Jewish organisations need to attract a wider donor base, support innovation and encourage greater cross-communal collaboration, a new report recommends.
It also says that synagogue buildings could be used more widely for social and cultural purposes.
The report was commissioned by the Jewish Leadership Council as part of its “community vitality” project to guide policy-makers and philanthropists on future investment.
Produced by Dr Keith Kahn-Harris, co-author of a book on contemporary British Jewry, it was based on conversations with 140 communal activists in 14 focus groups across the country.
On the positive side, the UK Jewish community is “in many ways a vital one” with “an extraordinary range of services” on offer, Dr Kahn Harris says in a draft of the report.
But there is concern about whether the current level of activity is financially viable without a larger network of contributors.
One participant in the focus groups said: “The reality is that the community can’t fund itself any longer. Every part of the community is short of funding, and the reason for that is not because the community’s poor, this community is far wealthier than it ever has been. There are individuals who have amassed great wealth, but the amount of Jewish giving or giving to Jewish causes has declined dramatically.”
Also apparent is a strong dislike of communal conflict and division, making it often “stressful and frustrating” to work within the Jewish community.
“What I don’t like about the community is that we are so fractionalised and there is so little respect between people who are perceived as belonging to different groups,” one activist said.
Instead, organisational clashes should be better managed and dialogue promoted between different sections of British Jewry — including with the Charedi community.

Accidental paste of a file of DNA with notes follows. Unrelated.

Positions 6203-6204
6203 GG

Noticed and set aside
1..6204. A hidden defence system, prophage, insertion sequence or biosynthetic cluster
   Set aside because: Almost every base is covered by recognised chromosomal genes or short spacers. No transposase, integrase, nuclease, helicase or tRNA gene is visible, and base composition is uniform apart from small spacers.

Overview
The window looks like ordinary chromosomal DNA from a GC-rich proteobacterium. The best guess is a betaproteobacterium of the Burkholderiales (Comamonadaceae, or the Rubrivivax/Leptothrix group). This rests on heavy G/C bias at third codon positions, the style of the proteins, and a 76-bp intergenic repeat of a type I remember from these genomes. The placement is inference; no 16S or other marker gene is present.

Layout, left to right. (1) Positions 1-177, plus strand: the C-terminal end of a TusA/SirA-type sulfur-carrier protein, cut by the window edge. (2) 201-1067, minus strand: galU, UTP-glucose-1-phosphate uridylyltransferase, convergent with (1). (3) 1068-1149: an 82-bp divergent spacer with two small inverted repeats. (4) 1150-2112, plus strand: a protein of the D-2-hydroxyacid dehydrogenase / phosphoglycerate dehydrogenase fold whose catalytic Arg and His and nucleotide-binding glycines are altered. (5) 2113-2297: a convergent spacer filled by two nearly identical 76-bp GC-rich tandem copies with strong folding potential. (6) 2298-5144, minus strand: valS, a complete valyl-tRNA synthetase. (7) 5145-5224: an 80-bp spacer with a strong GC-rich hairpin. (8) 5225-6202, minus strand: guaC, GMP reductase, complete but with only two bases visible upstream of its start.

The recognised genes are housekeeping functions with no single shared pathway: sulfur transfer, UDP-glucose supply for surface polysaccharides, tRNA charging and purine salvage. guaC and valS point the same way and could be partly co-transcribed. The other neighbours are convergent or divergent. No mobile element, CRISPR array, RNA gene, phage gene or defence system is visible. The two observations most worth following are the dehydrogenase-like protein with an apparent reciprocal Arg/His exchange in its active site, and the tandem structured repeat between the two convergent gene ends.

The JLC’s community chest and other funding bodies should restrict grants to groups who can show evidence of “joint working” and “cross-communal collaboration”, the report recommends.
It also calls for more funding to be available to “innovative new projects”, although some participants were sceptical about central organisations being involved.
In most eyes, synagogues remain a “backbone of Jewish community”, although some only “reluctantly” acknowledge their central role.
But there is a belief that they could be “more vital places” if they were to open their doors to youth movements and other groups to run activities. “There’s no reason why synagogues have to be boring old horrible places,” one participant said.
Some activists feel that greater vitality is not a question of more money. “For things that really concern us, money is not a limiting factor, it’s personnel,” one said. Another believed there had been “an under-investment in people, programmes and content” compared with buildings.
JLC chief executive Jeremy Newmark said that the report was “the first stage in opening up a conversation across the community as to how we can work together to improve engagement and vitality across the Jewish landscape”.
American sociologist Professor Steven Cohen has been already been asked by the JLC to investigate how to take further the ideas on extending synagogue use.